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Me and my friend have same laptop. Both have the same specifications, but a game's performance on his laptop is lag free. Well, the only difference is in our hard drives. He has a hard drive which is almost empty (270/290 GB) with four partitions and I have (180/290 GB) with only one partition. My friend suggested me to clear up for some hard disk space. Maybe it will do something. But before wasting my time deleting stuff from my laptop, I wanted to ask if this will help for my game performance? I know laptops are crappy but I can live with (15 - 25 FPS).

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It's possible that disk fragmentation may impact game performance, but I would check other possible causes as well - what programs run in the background, are graphics drivers updated, etc. In the case of laptops, sometimes power settings will cut back on performance to increase battery life, for example, some laptops have two GPUs, one uses more battery but offers better performance, the other is less powerful but offers more battery life. Your laptop power settings could choose the worse GPU over the other. –  JohnoBoy Mar 18 '13 at 7:40
    
@JohnoBoy Well, for laptop power, I am using Balanced settings. My Laptop says it is better to be at Balanced to increase battery life. You recommend Disk fragmentation and Maximum power settings ? –  Heart Mar 18 '13 at 7:46
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The hard disk will only directly affect loading times. Assuming the game will only load stuff between maps/levels, you shouldn't see any performance hits when playing. Though, if you have a low amount of memory, you can be affected indirectly since you'll probably be hitting the page file. –  Jeff Mercado Mar 18 '13 at 8:14
    
If you have the power cable connected, the battery life is not affected by the power settings, because it is not used. The power is split between charging the battery and powering the laptop, the current does not go via the battery to the rest. You can set the power plan to performance when connected with a power cable and to balanced when on battery. –  Kevin Mar 18 '13 at 11:35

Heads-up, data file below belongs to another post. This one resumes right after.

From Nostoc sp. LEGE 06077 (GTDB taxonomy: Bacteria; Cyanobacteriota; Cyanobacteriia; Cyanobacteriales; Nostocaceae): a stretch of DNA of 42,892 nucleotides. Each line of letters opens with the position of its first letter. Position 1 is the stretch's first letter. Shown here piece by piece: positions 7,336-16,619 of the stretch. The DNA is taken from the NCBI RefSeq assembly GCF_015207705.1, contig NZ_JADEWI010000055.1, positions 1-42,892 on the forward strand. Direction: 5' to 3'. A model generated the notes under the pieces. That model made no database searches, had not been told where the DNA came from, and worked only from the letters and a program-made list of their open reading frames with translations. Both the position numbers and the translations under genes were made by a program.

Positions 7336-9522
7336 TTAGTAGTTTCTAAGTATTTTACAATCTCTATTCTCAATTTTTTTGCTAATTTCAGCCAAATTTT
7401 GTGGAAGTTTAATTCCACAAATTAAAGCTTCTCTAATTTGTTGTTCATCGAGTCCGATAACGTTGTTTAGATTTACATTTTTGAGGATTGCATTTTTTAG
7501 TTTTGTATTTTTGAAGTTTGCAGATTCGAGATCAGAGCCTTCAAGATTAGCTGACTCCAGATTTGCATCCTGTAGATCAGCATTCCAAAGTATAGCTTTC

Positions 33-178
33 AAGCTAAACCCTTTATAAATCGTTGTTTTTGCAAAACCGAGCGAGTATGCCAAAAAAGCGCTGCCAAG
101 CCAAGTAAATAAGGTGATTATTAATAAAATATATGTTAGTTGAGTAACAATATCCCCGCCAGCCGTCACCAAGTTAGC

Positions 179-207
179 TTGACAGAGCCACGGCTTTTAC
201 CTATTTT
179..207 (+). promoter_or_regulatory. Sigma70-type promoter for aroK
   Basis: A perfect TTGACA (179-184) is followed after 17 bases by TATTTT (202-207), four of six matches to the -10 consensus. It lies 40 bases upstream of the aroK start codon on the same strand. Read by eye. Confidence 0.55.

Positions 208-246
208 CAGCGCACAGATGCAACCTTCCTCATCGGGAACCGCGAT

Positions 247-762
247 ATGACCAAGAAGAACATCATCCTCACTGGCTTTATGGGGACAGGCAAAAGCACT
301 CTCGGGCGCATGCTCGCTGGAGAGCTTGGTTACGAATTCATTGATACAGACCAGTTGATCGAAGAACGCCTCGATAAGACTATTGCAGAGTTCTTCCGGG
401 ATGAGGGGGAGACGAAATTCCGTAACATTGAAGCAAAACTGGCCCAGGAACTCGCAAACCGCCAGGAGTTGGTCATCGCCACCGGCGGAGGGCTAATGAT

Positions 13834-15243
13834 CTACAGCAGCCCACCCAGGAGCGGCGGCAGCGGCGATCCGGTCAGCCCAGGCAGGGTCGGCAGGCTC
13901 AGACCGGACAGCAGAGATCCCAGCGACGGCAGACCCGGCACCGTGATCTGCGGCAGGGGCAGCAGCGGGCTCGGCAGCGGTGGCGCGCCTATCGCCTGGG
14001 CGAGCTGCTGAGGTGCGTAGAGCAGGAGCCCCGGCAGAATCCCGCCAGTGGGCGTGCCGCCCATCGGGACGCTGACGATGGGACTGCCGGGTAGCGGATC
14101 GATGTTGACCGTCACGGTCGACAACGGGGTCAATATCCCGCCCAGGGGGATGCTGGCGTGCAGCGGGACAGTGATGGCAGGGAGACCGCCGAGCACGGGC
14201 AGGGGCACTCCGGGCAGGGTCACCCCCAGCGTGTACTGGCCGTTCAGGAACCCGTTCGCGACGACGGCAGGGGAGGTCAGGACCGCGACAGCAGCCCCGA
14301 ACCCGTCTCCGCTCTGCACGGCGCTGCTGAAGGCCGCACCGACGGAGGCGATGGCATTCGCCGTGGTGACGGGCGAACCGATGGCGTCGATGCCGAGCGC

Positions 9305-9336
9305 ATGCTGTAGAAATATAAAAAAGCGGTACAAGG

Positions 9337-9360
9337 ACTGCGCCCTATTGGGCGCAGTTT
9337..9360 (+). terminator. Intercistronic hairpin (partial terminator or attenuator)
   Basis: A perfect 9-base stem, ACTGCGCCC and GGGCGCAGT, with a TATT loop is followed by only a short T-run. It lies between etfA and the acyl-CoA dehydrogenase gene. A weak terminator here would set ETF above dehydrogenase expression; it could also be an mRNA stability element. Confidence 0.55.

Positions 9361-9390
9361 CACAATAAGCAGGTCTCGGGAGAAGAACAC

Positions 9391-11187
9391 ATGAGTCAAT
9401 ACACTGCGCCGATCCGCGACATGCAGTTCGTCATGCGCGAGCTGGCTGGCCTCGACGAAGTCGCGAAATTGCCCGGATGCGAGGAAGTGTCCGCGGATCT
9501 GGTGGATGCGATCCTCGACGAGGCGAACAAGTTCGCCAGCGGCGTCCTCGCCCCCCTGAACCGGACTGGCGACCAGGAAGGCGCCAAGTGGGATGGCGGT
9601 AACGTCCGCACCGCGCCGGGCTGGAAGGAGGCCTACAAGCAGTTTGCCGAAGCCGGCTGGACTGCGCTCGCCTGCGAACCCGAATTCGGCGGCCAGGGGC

@Kevin thanks i will use power cable and max power settings. –  Heart Mar 18 '13 at 12:00
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1 Answer

up vote 10 down vote accepted

A hard disk is responsible, but only in a few specific ways:

  • Loading times. The time it takes to start the game, or load resources from disk (for example when entering a new map or region) are directly related to Hard Disk speed. If you've ever played on a machine with an SSD, you'll know all about this. Hard disk performance is the bottle neck here, so however fast your machine is otherwise, loading time will be governed by your Hard Disk speed.

  • Auto-save lag. This works in the same way. If you have a game that auto-saves regularly for you, a slow HDD could cause extra lag when this happens, although this depends on a few more factors too.

  • Paging/Virtual Memory. If you're on a machine with a low amount of RAM for the game you want to play, some of the game may be loaded into virtual memory on the Hard Disk. This will nuke game performance, as reading/writing from disk is about 100 200,000 times slower than from memory. Check your memory usage when you're playing your game, if it's very high then your machine might be putting some of your game's resources in virtual memory.

The latency of RAM compared to a Hard Disk is visualised nicely in this image (zoom all the way in on the top left of the image).

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+1, however, to address the question more directly, lack of free HDD space should only ever be a factor when a drive is over 90% full - for a drive that is only ~30% filled, deleting data is unlikely to be beneficial. Though defragmenting or performing other maintenance may be of use. Or, of course, the drive itself could be failing. –  LessPop_MoreFizz Mar 18 '13 at 10:31
    
@LessPop_MoreFizz A full disk can be a problem, but (AFAIK) the page file should not get fragmented, unless you grew it once your disk was already very full, so fragmentation will only affect the first two issues. –  fredley Mar 18 '13 at 10:44
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this is true. The point here is that even if OP's performance issues do fall into the 'hard drive is the problem' categories, utilization is just not the issue. Fragmentation could be a factor, or a failing drive, but deleting data is just not going to be useful in the specific case described. –  LessPop_MoreFizz Mar 18 '13 at 10:59
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@LessPop_MoreFizz Agree. Deleting data is almost never the correct solution. The number of times I've heard "My computer was running out of memory, so I deleted lots of files but it's still slow"... –  fredley Mar 18 '13 at 11:01
    
So, what should i do for my hard drive ? Any software to fix it ? Because default program in windows gonna take hours for cleaning my drive. –  Heart Mar 18 '13 at 12:03
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